Courts that have considered whether Twombly applies to affirmative defenses are split. Wilkerson string-cites cases from district courts in other circuits that have applied the heightened standards. See Pl.'s Reply Mem.  at 2-5. But she offers no such list from within the Fifth Circuit, where nearly every recent case—including two from this district and one from a current Fifth Circuit judge—has concluded that Woodfield survived Twombly.
See Ntuk v. Taylor Smith Consulting, LLC, No. CV H-16-1165, 2018 WL 1427198, at *5 (S.D. Tex. Mar. 22, 2018) (noting split but applying fair-notice standard); accord Hill Country Bakery, LLC v. Honest Kitchens Grp., LLC, No. 5:17-CV-334-DAE, 2017 WL 9362706, at *5 (W.D. Tex. Dec. 11, 2017); Dewan v. M-I, L.L.C., No. H-15-1746, 2016 WL 695717, at *5 (S.D. Tex. Feb. 22, 2016), rev'd 858 F.3d 331 (5th Cir. 2017); Republic Title of Tex., Inc. v. First Republic Title, LLC, No. 3:14-CV-3848-B, 2015 WL 4737080, at *1 (N.D. Tex. Aug. 10, 2015); Auto-Dril, Inc. v. Nat'l Oilwell Varco, L.P., No. 6:15-CV-00091, 2015 WL 12868183, at *3 (W.D. Tex. June 24, 2015), rep. & recom. adopted, 2015 WL 11004538 (W.D. Tex. July 15, 2015); Sprint Solutions, Inc. v. Precise Wireless Intern, Inc., No. H-15-0032, 2015 WL 2359519, at *2 (S.D. Tex. May 15, 2015); Republic Title of Tex., Inc. v. First Republic Title, LLC, No. 3:14-CV-3848-B, 2015 WL 1914635, at *1 (N.D. Tex. Apr. 27, 2015); U.S. ex rel. Parikh v. Citizens Med. Ctr., 302 F.R.D. 416, 419 (S.D. Tex. 2014) (Costa, J.); Certain Underwriters at Lloyd's Subscribing to Policy no. TCN034699 v. Bell, No. 5:13-CV-113-DCB-MTP, 2014 WL 4546046, at *2 (S.D. Miss. Sept. 11, 2014) (Bramlette, J.); Klein v. Fed. Ins. Co., Nos. 7:03-CV-102-D, 7:09-CV-094-D, 2014 WL 4476556, at *5 (N.D. Tex. Sept. 11, 2014); U.S. ex rel. Parikh v. Citizens Med. Ctr., 302 F.R.D. 416, 418 (S.D. Tex. Sept. 3, 2014) (Costa, J.); Deaf Interpreter Servs., Inc. v. Webbco Enters., L.L.C., No. SA:13-CV-867-OLG, 2014 WL 12489609, at *2 (W.D. Tex. June 30, 2014); Rodriguez v. Physician Lab. Servs., LLC, No. 7:13-CV-622, 2014 WL 847126, at *2 (S.D. Tex. Mar. 4, 2014); Deniece Design, LLC v. Braun, 953 F. Supp. 2d 765, 776 (S.D. Tex. 2013); Joe Hand Promotions, Inc. v. HRA Zone, L.L.C., No. A-13-CA-359, 2013 WL 5707810, at *2 (W.D. Tex. Oct. 18, 2013); Cordero v. Voltaire, No. A-13-CA-253-LY, 2013 WL 6415667, at *7 (W.D. Tex. Dec. 6, 2013); Noatex Corp. v. King Constr. of Hous., LLC, No. 3:11-CV-152-SAA, 2013 WL 12241279, at *2 (N.D. Miss. Feb. 13, 2013); Reinforced Earth Co. v. T & B Structural Sys., No. 3:12-CV-2704-N, 2013 WL 10989994, at *6 (N.D. Tex. Jan. 30, 2013); Jones v. JGC Dall. LLC, 2012 WL 4119570, at *4 (N.D. Tex. Aug. 17, 2012), rep. & recom. adopted, 2012 WL 4169685 (N.D. Tex. Sept. 19, 2012); E.E.O.C. v. LHC Grp. Inc., No. 1:11-CV-355-LG-JMR, 2012 WL 3242168, at *2 (S.D. Miss. Aug. 7, 2012) (Guirola, J.); Floridia v. DLT 3 Girls, Inc., No. 4:11-CV-3624, 2012 WL 1565533, at *2 (S.D. Tex. May 2, 2012); E.E.O.C. v. Courtesy Bldg. Servs., Inc., No. 3:10-CV-1911, 2011 WL 208408, at *2 (N.D. Tex. Jan. 21, 2011); Tran v. Thai, No. H-08-3650, 2010 WL 723633, at *1 (S.D. Tex. Mar. 1, 2010).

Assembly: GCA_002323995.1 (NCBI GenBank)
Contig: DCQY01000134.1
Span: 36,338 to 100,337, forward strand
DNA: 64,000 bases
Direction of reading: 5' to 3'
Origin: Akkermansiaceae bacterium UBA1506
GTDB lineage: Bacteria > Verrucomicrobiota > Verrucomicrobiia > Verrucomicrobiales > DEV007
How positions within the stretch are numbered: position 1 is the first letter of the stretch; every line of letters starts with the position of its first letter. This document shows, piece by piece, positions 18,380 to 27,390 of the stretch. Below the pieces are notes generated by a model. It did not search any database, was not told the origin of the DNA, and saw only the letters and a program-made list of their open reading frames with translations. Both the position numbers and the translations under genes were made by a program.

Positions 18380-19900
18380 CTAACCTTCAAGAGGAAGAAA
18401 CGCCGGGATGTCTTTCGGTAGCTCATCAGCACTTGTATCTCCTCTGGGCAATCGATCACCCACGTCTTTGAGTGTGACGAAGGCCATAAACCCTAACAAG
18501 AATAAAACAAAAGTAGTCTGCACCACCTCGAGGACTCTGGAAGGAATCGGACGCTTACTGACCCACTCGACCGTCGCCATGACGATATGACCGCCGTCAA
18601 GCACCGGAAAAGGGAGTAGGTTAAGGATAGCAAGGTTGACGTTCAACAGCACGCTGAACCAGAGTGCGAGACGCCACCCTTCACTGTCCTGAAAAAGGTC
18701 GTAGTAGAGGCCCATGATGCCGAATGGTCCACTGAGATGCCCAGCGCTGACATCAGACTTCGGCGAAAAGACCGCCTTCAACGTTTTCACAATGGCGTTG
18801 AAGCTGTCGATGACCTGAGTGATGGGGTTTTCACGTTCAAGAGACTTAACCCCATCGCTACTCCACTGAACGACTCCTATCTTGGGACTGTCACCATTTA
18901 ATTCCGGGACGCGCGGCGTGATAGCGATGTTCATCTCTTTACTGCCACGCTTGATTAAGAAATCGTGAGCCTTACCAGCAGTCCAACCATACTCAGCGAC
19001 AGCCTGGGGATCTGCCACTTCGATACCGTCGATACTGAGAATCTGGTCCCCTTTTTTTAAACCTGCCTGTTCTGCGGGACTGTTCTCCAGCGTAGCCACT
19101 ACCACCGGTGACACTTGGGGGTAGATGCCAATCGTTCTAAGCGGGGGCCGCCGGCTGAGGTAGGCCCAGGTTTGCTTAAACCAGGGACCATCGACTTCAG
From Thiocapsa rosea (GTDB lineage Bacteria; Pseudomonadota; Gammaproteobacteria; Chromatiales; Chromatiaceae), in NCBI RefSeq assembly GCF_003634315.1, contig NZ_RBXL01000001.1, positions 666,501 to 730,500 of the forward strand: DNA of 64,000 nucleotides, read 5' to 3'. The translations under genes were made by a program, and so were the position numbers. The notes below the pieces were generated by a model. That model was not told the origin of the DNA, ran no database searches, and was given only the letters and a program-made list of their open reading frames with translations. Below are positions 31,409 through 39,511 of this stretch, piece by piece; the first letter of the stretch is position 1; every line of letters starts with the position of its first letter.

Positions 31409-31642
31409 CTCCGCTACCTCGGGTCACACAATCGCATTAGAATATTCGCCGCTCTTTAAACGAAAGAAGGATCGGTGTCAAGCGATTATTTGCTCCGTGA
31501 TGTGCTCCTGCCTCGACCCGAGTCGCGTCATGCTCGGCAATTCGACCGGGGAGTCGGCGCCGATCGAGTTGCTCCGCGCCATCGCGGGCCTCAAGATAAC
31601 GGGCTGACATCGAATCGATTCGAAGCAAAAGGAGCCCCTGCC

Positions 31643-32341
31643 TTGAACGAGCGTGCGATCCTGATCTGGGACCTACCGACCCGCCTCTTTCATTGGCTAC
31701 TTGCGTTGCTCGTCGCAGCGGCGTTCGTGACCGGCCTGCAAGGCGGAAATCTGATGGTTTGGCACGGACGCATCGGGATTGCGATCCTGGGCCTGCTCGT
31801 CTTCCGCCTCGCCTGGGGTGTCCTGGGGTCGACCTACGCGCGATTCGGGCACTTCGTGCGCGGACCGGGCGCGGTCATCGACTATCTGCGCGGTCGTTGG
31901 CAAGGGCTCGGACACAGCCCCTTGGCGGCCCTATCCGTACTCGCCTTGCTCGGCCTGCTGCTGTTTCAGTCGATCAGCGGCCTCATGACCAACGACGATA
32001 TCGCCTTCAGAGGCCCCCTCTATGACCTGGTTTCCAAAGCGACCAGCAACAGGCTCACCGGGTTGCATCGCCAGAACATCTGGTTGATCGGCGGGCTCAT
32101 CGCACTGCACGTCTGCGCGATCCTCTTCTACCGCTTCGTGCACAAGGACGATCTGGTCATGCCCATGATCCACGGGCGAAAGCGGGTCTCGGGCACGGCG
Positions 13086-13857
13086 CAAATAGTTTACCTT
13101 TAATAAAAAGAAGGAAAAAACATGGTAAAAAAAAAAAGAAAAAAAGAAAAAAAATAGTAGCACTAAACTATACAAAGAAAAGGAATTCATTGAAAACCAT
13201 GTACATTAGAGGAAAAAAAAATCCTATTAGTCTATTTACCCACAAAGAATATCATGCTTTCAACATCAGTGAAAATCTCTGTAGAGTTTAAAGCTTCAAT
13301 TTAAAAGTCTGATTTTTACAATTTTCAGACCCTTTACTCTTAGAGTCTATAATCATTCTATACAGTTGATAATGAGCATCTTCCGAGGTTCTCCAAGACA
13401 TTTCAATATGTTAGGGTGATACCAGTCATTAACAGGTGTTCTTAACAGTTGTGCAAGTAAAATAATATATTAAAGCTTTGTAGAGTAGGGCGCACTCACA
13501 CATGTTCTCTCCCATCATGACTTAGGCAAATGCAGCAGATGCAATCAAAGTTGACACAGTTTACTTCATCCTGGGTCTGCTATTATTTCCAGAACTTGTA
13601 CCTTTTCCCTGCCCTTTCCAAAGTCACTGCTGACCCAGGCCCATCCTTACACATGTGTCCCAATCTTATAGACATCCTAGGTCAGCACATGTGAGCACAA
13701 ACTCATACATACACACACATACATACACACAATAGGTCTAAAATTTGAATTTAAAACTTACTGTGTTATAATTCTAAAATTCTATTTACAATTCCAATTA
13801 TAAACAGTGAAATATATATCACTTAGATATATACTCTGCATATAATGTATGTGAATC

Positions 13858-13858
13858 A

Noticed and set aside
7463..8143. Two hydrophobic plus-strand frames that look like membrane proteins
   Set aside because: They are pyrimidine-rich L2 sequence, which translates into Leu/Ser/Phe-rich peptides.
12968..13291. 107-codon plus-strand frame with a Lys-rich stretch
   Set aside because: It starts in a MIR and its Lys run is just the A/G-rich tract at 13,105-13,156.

To be clear, the Court would not reach its conclusion by counting noses. The text of Rules 8(a), (b), and (c) reflects clear differences with respect to the purposes of complaints and responsive pleadings and the showings they require. Those differences distinguish Twombly. And because neither the United States Supreme Court nor the Fifth Circuit Court of Appeals has overruled Woodfield, this Court is bound to apply the fair-notice standard.
Under that standard, a defendant must:
plead an affirmative defense with enough specificity or factual particularity to give the plaintiff "fair notice" of the defense that is being advanced. We acknowledge that in some cases, merely pleading the name of the affirmative defense . . . may be sufficient. . . . The "fair notice" pleading requirement is met if the defendant "sufficiently articulated the defense so that the plaintiff was not a victim of unfair surprise."
Woodfield, 193 F.3d at 362 (internal citations omitted).
Finally, while an affirmative defense that meets this standard would likely survive a motion to strike, the reverse is not necessarily true. Failing to provide fair notice of a defense may result in the defense being waived under Rule 8(c). Id. But an affirmative defense's sufficiency under Rule 12(f) generally relates to legal sufficiency and not whether the defense was pleaded with sufficient factual detail. As now Fifth Circuit Judge Gregg Costa observed:
The "insufficient defense" language in Rule 12(f) has traditionally been read to allow challenges to the legal sufficiency of an asserted defense, see Wright & Miller, 5C Fed. Prac. & Proc. Civ. § 1381 (3d ed.) (explaining that Rule 12(f) motions . . . "are a useful and appropriate tool when the parties disagree only on the legal implications to be drawn from uncontroverted facts.") (citing cases); id. ("In sum, a motion to strike will not be granted if the insufficiency of the defense is not clearly apparent, or if it raises factual issues that should be determined on a hearing on the merits."), as opposed to whether the defense "contain[s] sufficient factual matter." Iqbal, 556 U.S. at 678, 129 S. Ct. 1937.
Citizens Med. Ctr., 302 F.R.D. at 419. III. Analysis
With four minor exceptions, Wilkerson has failed to demonstrate that the affirmative defenses should be stricken. Wilkerson relies on two primary arguments for striking most of Defendants' defenses. Neither would justify the drastic step of striking a pleading before any discovery has occurred.